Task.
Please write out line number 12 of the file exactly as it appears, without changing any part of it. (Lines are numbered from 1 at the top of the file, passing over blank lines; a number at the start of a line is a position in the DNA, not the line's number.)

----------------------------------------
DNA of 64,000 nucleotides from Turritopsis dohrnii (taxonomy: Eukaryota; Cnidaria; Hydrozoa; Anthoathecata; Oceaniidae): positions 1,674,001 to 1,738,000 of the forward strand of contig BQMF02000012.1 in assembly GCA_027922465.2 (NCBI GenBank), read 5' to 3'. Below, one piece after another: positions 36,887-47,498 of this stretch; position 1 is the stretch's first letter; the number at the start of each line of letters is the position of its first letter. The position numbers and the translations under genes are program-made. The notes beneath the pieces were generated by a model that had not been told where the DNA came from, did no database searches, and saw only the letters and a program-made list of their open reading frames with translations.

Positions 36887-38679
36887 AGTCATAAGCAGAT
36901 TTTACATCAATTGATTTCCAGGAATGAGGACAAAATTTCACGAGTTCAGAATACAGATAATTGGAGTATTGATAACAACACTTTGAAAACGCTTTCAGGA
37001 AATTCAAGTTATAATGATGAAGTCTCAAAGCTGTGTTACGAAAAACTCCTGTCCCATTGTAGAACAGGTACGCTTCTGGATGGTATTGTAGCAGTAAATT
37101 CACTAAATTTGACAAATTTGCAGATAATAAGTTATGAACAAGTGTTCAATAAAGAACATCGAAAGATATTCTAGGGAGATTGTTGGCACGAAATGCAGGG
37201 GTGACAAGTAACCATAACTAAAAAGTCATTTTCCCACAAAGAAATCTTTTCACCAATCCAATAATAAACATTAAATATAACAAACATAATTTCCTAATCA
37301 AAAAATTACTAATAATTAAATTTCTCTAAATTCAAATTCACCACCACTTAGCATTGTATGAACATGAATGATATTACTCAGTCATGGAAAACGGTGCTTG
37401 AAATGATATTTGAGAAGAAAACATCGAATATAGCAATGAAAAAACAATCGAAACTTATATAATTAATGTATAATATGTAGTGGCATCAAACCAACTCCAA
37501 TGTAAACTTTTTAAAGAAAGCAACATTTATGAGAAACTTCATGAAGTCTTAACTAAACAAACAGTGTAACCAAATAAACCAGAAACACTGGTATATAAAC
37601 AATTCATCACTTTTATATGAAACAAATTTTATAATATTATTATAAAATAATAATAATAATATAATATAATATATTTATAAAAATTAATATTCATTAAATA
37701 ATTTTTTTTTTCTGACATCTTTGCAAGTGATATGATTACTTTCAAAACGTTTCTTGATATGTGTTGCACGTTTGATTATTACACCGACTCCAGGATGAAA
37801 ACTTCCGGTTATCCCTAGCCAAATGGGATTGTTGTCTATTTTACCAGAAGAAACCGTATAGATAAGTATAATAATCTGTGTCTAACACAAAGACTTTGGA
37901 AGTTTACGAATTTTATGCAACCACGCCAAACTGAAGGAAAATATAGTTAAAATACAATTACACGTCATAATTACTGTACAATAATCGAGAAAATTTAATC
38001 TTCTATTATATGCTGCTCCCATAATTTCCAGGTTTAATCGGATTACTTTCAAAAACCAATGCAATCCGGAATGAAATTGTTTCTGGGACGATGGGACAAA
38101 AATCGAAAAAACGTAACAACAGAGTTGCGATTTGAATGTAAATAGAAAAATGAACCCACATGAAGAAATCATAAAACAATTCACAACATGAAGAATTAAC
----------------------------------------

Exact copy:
37701 ATTTTTTTTTTCTGACATCTTTGCAAGTGATATGATTACTTTCAAAACGTTTCTTGATATGTGTTGCACGTTTGATTATTACACCGACTCCAGGATGAAA